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India has a responsible nuclear programme: France

Both France and India share "a high degree of trust", said Jerome Bonnafont, French Ambassador to India. He speaks to Nilova Roy Chaudhury in an exclusive interview.

india Updated: Oct 10, 2007 03:12 IST
Nilova Roy Chaudhury
Nilova Roy Chaudhury
Hindustan Times

French President Nicholas Sarkozy will visit India early in 2008 to launch a year of intense high level Franco-Indian exchanges, the French ambassador told



The two countries share “a high degree of trust,” said Jerome Bonnafont, French Ambassador to India, in his first exclusive interview since he arrived in India, and hope to enhance that relationship with a series of top-level political exchanges next year.

The two countries have always been close politically, Bonnafont said, sharing a decade-old strategic partnership.

“It’s an important concept,” Bonnafont explained, which “rests on three pillars: a very old friendship between India and France, the fact that we have common values: democracy, freedom, multilateralism, as the basis for peace. And the fact that France has some technologies, know-how, which it is ready to provide to India. And, vice-versa, India is a very highly-developed scientific country,” he said. With strong and “lively” cooperation in the defence and space sectors, “the idea of the strategic partnership is that we discuss all the subjects, which relate to the organization of the world, which relate to economic development and which relate to our bilateral relations,” said Bonnafont.

French Foreign Minister Bernard Kouchner met External Affairs Minister Pranab Mukherjee in New York last week and briefed him about the status of talks with Iran. The five permanent members of the United Nations Security Council and Germany have been urging Iran to comply by its international commitments.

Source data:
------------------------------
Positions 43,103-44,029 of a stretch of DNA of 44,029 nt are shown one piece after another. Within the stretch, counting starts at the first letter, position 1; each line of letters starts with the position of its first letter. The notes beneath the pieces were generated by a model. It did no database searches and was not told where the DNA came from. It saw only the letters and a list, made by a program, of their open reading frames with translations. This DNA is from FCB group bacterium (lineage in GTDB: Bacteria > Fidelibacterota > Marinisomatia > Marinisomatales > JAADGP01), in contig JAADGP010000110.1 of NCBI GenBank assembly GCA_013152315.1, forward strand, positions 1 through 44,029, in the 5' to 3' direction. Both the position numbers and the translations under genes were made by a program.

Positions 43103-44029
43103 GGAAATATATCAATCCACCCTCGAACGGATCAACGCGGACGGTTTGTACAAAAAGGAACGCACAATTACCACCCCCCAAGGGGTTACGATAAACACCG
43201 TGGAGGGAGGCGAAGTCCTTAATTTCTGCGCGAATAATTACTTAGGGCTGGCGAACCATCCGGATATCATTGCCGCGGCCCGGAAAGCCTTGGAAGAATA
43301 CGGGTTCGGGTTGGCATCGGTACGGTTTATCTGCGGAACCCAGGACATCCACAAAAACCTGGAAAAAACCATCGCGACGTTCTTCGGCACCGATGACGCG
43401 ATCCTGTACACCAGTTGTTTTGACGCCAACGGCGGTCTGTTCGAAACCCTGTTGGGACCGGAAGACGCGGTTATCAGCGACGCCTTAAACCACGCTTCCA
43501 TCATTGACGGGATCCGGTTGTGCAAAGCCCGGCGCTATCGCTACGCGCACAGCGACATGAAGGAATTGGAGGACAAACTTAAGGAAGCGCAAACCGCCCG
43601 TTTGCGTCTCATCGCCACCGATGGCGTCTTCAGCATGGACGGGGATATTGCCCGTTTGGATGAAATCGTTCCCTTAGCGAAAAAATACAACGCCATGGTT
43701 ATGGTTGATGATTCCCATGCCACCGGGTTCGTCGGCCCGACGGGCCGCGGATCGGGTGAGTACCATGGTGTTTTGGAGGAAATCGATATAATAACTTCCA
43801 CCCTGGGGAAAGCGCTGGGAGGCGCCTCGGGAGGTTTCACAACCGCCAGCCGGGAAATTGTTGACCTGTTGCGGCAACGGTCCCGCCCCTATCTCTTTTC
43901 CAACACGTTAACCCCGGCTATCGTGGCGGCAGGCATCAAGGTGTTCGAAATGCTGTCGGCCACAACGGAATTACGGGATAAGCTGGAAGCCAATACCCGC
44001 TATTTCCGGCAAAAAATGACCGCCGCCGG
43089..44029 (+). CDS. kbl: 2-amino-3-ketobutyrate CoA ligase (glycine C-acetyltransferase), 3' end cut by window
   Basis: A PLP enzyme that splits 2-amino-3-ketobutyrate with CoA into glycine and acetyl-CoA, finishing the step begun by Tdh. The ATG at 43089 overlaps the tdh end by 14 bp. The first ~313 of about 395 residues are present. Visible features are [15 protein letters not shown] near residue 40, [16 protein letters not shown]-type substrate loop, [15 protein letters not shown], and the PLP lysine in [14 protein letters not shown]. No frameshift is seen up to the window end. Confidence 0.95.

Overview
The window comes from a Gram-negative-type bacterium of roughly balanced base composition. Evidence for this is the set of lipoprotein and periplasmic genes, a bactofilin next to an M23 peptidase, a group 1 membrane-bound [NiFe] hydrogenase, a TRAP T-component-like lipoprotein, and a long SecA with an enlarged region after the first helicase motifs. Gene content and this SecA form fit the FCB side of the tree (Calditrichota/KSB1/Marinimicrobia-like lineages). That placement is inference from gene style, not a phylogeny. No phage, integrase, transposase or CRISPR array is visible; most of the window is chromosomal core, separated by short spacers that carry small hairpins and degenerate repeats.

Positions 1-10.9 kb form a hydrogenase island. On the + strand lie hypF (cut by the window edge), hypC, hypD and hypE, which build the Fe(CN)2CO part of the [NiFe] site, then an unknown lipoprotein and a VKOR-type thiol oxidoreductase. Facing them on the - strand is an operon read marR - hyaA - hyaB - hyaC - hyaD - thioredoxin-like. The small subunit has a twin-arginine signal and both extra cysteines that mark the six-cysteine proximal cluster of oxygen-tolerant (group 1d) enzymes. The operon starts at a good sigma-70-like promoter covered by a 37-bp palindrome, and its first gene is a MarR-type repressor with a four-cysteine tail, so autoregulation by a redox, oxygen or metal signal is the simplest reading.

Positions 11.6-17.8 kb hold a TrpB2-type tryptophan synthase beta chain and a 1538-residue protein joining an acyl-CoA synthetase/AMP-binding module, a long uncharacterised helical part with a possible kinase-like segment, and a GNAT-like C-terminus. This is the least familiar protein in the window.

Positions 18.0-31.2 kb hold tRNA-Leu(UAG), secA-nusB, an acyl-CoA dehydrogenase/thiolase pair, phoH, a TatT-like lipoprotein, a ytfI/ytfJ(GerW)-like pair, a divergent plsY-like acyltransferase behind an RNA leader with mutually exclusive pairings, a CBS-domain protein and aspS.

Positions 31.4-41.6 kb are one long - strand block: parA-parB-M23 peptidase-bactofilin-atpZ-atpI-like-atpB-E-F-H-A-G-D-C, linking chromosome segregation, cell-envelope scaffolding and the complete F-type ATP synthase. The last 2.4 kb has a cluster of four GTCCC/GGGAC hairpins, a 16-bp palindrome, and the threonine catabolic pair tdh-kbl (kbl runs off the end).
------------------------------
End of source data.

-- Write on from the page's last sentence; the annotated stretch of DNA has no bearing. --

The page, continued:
“Iran is not complying with the demands of IAEA and the Security Council and its own commitments through treaties.

Therefore, we Europeans, joined by the United States, Russia and China, have made a two-fold approach; if you comply, we are open to dialogue: economic dialogue, nuclear civil dialogue, security dialogue. If you don’t, we will have to take sanctions in order to obtain compliance,” Bonnafont said.

“The idea that Iran gets a military nuclear capability is simply unacceptable to anyone,” he said. “It’s not a question of western countries against this or that. It’s a question of international law to be respected,” said Bonnafont, denying that Kouchner had urged stringent action against Tehran for its non-compliance on its commitments on the nuclear issue.

Despite the political uncertainty within India because of the civil nuclear cooperation (123) Agreement with the US, France has been lobbying hard for India, “both at the political and at the technical level” within the Nuclear Suppliers Group (NSG). “We have always said that it would be important for NSG to accept this special regime for India, provided there is the agreement with the IAEA,” said Bonnafont, till recently the spokesman for former French President Jacques Chirac.

“France has always been very keen on promoting an evolution of the international relationship with India regarding civilian nuclear energy,” he said. “India has behaved in a responsible manner as far as non-proliferation is concerned.”

Also, “India needs more nuclear energy, both for reasons of energy consumption and for clean economic development compatible with the goals of fighting global climate change. It seems to us important that India be in a position to restart big-scale international cooperation in civilian nuclear energy. And this means necessarily an agreement with the IAEA, and an evolution of the guidelines of the NSG,” said Bonnafont.

Bonnafont began his diplomatic career at the French Embassy in India in the mid-1980s. Two decades later, India is one of five countries on the French government’s priority list for intense commercial exchanges, along with the US, Russia, China and Japan.

But Bonnafont’s priority is to get more student exchanges going between the two countries.

“If I were to give one example of the things we would like to achieve, it is to convince all Indian students to come to study in France, because we have an excellent higher education system, and it is important for us, for our long-term relations that there are more Indian students who come to France, like they go to Germany or England or to the US.”

First Published: Oct 10, 2007 03:06 IST